Baby Steps For Tencent’s Global Fintech Business
Like its rival Alibaba, Tencent has developed a large portfolio of overseas fintech investments. Some of these are strategic bets on rising Big Tech companies with fintech arms, such as Voyager Innovations in the Philippines and Sea Group in Singapore, which Tencent believes will eventually become dominant players. Other investments are more focused on facilitating access to the Chinese mainland market for fintechs that have a niche there, such as Australia-founded but Hong Kong-headquartered Airwallex.
While Alibaba’s Ant Group has been quietly trying to build its own cross-border payments ecosystem outside of China, Tencent hasn’t had a comparable overarching goal with its overseas fintech investments. This can be partly explained by Tencent’s fintech prowess stemming from its WeChat super app, which is not widely used outside mainland China and certain Chinese diaspora communities.
To be sure, Tencent has been trying to build a WeChat payment rail abroad – and WeChat Pay is widely accepted in many parts of the world where Chinese tourists travel. However, it has not turned into anything bigger than that and lacks crossover appeal to a wider international market because it is so closely tied to the domestic Chinese payments ecosystem. Simply put, if you don’t bank in mainland China, you’re unlikely to have much use for WeChat Pay.
Without the ability to expand the reach of the WeChat digital financial services ecosystem, there has been nothing to connect the various fintech players in Tencent’s portfolio of international investments – until now.
Tenpay Global and Tenpay Global Remittances
When Ant Group launched Alipay+, it was only a matter of time before Tencent responded with a new product (or products of its own). Not surprisingly, like Alipay+, Tenpay Global and Tenpay Global Remittances do not represent a watershed, but more of a rebranding campaign for existing services with a few tweaks here and there.
Tenpay Global can be useful in that it promises to consolidate a suite of cross-border payment products and solutions for businesses and consumers to serve different customer segments: e-commerce platforms, global business customers and individual customers and personal transfers.
Tenpay Global Remittances, meanwhile, will allow users of WeChat in mainland China to receive remittances directly to their WeChat wallet. This sounds more like an addition than something completely new, with Tencent saying in its press release that the “new feature builds on the existing remittance service available through the Weixin packaged bank card.”
Tencent’s financial arm will continue to partner with various global fintech firms as it expands its cross-border payment services. Some of the money transfer companies it counts as its partners include Wise, Remitly, E9Pay, Debunk Remit, Panda Remit, Paysend and WireBarley.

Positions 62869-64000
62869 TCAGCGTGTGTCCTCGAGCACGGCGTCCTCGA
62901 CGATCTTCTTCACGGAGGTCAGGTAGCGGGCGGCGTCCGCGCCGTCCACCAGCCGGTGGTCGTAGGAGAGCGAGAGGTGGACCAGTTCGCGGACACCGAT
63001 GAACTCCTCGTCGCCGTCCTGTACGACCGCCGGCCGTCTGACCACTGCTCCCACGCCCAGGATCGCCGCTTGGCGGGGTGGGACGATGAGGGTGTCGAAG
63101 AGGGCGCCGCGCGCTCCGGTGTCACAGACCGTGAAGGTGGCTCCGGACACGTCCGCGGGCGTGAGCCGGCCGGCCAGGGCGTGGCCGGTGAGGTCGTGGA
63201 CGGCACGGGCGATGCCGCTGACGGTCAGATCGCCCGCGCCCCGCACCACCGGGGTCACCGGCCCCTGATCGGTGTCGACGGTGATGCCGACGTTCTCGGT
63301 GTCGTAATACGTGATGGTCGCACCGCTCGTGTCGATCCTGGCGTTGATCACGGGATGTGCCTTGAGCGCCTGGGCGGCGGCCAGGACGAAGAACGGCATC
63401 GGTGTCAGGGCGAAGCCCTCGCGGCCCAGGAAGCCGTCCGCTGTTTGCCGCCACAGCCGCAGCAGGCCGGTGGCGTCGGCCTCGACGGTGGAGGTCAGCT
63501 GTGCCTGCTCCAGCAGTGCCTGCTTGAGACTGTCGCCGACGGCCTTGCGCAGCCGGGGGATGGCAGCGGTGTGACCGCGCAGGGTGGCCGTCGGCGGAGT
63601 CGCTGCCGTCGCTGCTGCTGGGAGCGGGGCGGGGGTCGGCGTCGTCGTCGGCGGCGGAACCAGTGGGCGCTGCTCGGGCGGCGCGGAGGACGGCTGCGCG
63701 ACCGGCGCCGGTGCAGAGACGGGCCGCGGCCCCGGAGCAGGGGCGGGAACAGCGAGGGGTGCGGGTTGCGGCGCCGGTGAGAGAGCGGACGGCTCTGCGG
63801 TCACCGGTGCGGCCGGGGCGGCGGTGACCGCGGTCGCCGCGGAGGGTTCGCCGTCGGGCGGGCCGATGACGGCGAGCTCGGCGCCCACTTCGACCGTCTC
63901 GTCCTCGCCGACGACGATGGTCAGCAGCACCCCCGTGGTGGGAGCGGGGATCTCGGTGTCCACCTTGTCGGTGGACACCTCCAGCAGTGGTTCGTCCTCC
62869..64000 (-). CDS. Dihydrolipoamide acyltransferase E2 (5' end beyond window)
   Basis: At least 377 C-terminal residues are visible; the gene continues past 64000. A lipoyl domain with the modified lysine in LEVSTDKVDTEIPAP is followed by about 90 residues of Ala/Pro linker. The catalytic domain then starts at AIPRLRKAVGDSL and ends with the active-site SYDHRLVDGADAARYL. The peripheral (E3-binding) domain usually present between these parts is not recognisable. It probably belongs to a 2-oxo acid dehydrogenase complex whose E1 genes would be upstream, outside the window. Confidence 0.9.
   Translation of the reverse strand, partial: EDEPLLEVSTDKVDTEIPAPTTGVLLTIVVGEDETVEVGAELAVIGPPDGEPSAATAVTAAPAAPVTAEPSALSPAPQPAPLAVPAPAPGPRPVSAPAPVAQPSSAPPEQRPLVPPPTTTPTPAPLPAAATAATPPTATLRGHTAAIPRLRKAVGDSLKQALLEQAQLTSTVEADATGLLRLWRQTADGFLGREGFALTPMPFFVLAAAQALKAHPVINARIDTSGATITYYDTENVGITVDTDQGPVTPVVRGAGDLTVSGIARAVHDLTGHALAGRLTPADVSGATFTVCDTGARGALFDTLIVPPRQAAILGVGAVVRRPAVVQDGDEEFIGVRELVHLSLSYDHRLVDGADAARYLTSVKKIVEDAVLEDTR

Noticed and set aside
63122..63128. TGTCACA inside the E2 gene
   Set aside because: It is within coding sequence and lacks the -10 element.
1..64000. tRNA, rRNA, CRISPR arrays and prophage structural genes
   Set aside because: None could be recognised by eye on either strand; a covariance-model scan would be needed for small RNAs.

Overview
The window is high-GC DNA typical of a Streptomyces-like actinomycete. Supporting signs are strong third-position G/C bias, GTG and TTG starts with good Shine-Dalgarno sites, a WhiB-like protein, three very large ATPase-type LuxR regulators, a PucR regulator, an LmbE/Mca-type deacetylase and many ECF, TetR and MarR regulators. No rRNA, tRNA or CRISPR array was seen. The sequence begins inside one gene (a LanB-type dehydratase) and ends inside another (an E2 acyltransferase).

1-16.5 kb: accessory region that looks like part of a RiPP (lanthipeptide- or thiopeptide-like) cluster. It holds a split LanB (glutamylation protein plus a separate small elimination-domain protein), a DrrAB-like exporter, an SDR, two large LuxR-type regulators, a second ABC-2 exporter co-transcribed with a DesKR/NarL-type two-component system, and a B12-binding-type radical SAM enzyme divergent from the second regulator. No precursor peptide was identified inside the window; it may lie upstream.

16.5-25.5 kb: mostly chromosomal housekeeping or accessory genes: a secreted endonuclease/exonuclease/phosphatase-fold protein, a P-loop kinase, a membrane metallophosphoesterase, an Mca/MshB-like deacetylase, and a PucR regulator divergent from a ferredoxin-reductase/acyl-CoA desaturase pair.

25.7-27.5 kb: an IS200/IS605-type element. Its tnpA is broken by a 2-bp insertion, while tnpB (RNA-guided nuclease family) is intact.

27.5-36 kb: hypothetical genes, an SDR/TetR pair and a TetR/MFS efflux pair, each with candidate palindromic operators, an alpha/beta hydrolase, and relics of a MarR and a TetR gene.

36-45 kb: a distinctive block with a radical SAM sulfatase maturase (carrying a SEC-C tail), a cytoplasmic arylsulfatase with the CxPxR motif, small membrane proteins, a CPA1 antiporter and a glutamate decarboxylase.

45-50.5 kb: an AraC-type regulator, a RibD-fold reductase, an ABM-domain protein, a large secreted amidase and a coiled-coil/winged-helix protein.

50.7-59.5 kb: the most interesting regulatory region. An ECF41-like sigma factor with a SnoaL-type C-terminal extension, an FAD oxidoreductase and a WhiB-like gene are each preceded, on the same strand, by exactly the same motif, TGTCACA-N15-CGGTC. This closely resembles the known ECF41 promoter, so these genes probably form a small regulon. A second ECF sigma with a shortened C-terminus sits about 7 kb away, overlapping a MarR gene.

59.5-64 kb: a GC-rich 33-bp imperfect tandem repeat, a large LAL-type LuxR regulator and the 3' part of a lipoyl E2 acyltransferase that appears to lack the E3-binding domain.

To attract users of the remittance service, Tencent and its partners will distribute subsidies; they call it an “incentive program”. This sounds a lot like what Alipay+ and its payment partners are doing.
One of the constraints on Tencent’s cross-border payments business will be something it has no control over: China’s capital controls. While China is a huge remittance market, second only to India globally, Tenpay Global Remittances does not yet have the ability to build alternative rails for outgoing payments. In a nutshell, the money can only go one way for now: to China.
What Tencent can do is partner with firms licensed to handle outgoing cross-border payments, although this is obviously less optimal than being able to process the payments directly themselves. To that end, Tencent invested earlier this year in Easy Transfer, a startup that aims to make tuition less stressful for the many Chinese students who choose to study abroad.
That market is promising: Data compiled by Statista shows there were more than 700,000 Chinese studying outside mainland China in 2019 – though that dropped to just 350,000 in 2020 – while Tencent says it has 500,000 WeChat users who are “foreign students.”
Tony Gao, founder and CEO of Easy Transfer, told TechCrunch in a January 2022 interview that the internet giant now owns about 5% of his company. Simple transfer itself does not handle transactions directly; instead, it works with financial institutions licensed for cross-border payments in China.
“From anti-money laundering, identity verification to information security, WeChat makes cross-border payment transactions much more secure,” Gao said.
Perhaps in time Tencent will be able to increase the reach of the WeChat fintech ecosystem overseas, but tailored to serve its traditional customers, mainland Chinese.